Michael Polanyi and the Fiduciary Basis of Scientific Inquiry
“Trust the science!” How often have we heard this phrase flung around in the last eighteen months? But what does it mean? And, more deeply, what role does trust play within science, a venture famously dependent on constant questioning? The writings of Michael Polanyi, a world class research scientist who at mid-career took up philosophy, shed some light.
In 1946, Polanyi published the short yet richly insightful Science, Faith and Society, in which he reveals the fiduciary framework upon which science rests. Most of us encounter the concept “fiduciary” in connection with monetary investments. A bank is a fiduciary institution, and the law formally defines a class of financial advisors as “fiduciaries.” The bank possesses this designation because we trust it to take good care of our savings. The legally defined investment counselors earn this label because they consistently put the investor’s interests first, and therefore they are to be trusted. “Fiduciary,” then, refers to trust. Polanyi leads us a step further, however: beneath trust, and making it possible, is faith.
In the introduction to the 1963 edition of Science, Faith and Society Polanyi states that “[e]very interpretation of nature, whether scientific, non-scientific, or anti-scientific, is based on some intuitive conception of the general nature of things.” Elsewhere, he points to “the beliefs which we hold about the nature of things [that] guide our pursuit of science.” The most fundamental of these is the belief that there is something to be discovered—a reality that can be known and a truth to be known about it. Polanyi refers in this connection to “belief in the reality of emergent meaning and truth.” Only in the conviction that truth exists, and that its possession is to be prized, does one commit one’s life to discovery of it: “Discovery comes only to a mind immersed in its pursuit.” Faith in the possibility of discovery, in other words, is a necessary prerequisite for the real result. (Note that the truth of this insight extends beyond science alone.)
But how do scientists come to possess such faith? In response to this question, Polanyi directs our attention to the young scientist’s training and apprenticeship. This process of formation, largely consisting of imitation of exemplars, begins with the first exposure to science and continues well into adulthood. Just as an infant trusts its parents in making the effort to learn through imitation of the language they speak, the scientific aspirant trusts both his teachers and the discipline of science itself. Established scientists, masters of the enterprise, represent a tradition. They speak and act in accordance with an authoritative “well-functioning scientific opinion” which they both contribute to and sometimes amend. In working under and submitting to such authority, the novice experiences a metamorphosis that, typically, concludes in achievement of comparable stature. Due to this extended process of initiation, the tradition and its constituent practices persevere, and the onetime novice, now a master, contributes to the survival of the institution, initiating and training the next generation of novices who follow.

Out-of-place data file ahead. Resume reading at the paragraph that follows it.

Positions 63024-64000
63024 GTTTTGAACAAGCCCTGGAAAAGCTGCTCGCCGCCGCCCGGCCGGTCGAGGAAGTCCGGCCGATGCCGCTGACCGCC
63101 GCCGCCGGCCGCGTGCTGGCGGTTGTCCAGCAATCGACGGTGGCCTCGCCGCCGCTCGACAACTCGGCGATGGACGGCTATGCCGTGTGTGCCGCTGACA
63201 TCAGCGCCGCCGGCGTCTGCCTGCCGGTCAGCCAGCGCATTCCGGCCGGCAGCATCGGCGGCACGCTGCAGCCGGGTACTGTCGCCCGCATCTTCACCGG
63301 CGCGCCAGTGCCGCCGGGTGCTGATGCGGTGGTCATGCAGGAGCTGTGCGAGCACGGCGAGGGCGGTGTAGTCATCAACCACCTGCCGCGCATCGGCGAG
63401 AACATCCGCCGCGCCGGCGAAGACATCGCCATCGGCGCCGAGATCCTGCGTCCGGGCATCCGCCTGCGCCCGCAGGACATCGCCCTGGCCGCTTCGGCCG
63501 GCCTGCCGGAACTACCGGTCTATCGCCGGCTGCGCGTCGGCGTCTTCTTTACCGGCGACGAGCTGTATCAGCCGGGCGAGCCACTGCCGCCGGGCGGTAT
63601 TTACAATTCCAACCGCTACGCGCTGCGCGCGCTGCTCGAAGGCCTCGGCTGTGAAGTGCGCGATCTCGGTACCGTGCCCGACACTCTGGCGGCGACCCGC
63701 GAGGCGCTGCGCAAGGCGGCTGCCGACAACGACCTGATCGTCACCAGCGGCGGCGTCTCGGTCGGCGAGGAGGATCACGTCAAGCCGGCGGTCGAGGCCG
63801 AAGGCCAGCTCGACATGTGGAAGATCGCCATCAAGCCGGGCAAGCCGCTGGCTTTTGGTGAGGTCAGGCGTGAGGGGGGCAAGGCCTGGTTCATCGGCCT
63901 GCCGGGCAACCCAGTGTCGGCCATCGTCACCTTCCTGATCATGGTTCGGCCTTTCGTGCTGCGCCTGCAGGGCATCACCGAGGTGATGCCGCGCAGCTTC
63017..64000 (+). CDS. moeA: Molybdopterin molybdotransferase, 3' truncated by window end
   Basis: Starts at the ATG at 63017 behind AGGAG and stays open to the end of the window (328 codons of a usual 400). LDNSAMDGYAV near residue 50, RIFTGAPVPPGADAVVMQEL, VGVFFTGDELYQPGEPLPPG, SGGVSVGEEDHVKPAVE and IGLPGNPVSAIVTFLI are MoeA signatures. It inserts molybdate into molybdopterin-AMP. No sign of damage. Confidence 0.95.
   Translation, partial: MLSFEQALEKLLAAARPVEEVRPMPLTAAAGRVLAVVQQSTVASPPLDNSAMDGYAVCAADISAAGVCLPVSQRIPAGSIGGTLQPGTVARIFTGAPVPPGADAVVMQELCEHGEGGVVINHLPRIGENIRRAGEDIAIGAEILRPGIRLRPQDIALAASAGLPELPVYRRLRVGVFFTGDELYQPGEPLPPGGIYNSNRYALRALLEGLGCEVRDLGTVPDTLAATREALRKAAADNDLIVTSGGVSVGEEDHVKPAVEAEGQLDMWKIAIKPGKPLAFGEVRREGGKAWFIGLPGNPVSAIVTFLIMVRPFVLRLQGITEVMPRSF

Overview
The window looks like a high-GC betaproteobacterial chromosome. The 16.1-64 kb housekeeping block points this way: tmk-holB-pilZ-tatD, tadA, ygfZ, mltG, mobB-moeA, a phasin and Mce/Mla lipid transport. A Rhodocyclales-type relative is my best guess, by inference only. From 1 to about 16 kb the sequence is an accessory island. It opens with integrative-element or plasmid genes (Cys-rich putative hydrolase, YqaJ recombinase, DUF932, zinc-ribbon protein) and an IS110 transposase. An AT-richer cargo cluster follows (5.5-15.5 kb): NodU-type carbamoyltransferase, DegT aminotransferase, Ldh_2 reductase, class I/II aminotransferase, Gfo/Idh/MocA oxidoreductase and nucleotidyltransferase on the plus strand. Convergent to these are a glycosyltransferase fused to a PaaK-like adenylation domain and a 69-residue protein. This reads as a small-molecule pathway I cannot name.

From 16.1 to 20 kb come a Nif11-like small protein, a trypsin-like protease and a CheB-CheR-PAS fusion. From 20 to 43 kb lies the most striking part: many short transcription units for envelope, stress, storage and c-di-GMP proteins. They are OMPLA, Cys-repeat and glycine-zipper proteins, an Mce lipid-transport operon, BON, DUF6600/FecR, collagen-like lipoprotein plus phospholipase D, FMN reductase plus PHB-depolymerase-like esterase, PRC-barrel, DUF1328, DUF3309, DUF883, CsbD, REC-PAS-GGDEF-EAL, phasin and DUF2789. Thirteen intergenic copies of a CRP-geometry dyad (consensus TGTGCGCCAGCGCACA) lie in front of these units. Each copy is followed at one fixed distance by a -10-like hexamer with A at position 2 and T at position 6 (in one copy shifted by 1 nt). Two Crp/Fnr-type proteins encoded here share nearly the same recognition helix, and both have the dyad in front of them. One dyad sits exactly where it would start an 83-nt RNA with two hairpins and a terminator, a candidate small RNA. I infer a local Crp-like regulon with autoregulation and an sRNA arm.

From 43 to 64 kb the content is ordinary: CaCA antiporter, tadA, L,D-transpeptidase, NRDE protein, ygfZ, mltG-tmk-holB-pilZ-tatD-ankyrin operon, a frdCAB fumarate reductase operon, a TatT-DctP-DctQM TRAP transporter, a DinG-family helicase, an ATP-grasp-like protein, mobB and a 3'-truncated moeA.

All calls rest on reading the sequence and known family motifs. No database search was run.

One measure of intellectual maturity is the character of our expectations. In determining what is true we can only do the best under the circumstances. Should a legitimate claim to truth fail to prevail, a further aspect of maturity of mind is faith that the truth will eventually win out (a characteristic shown by Polanyi himself, when his first major discovery, a theory of adsorption, was soon widely dismissed, only to at last gain acceptance more than forty years later). The prospect that truth will in fact prevail is dependent on our commitment to traditional scientific ideals during periods of disappointment—indeed, in the face of such disappointment, all the more so. Nowhere is the “faith” in the title of Polanyi’s book more appropriately invoked.
Polanyi states that through placing themselves in the service of the tradition of science, scientists witness and sustain “a spiritual reality which stands over them and compels their allegiance.” Such service defines the community. In the 1963 introduction to the book, Polanyi expresses a desire to amend this language. Where before he characterized the cohesive core of science “as a belief in a spiritual reality, which, being real, will bear surprising fruit indefinitely,” he now would “prefer to call it a belief in the reality of emerging meaning and truth.” Of special note is that while Polanyi modifies the name of the object, what remains intact is the role played by belief in it. That is the indispensable element.
Jon Fennell is professor emeritus at Hillsdale College. Author of studies on figures ranging from Rousseau and Dewey to Leo Strauss and Richard Rorty, he has in recent years focused on the thought of Michael Polanyi, about whom he has written more than twenty essays. During this interval Professor Fennell has also written and spoken extensively on C. S. Lewis’s The Abolition of Man.
Image: Jean-Baptiste-Simeon Chardin, The Attributes of the Sciences, 1731, oil on canvas. source: WikiArt.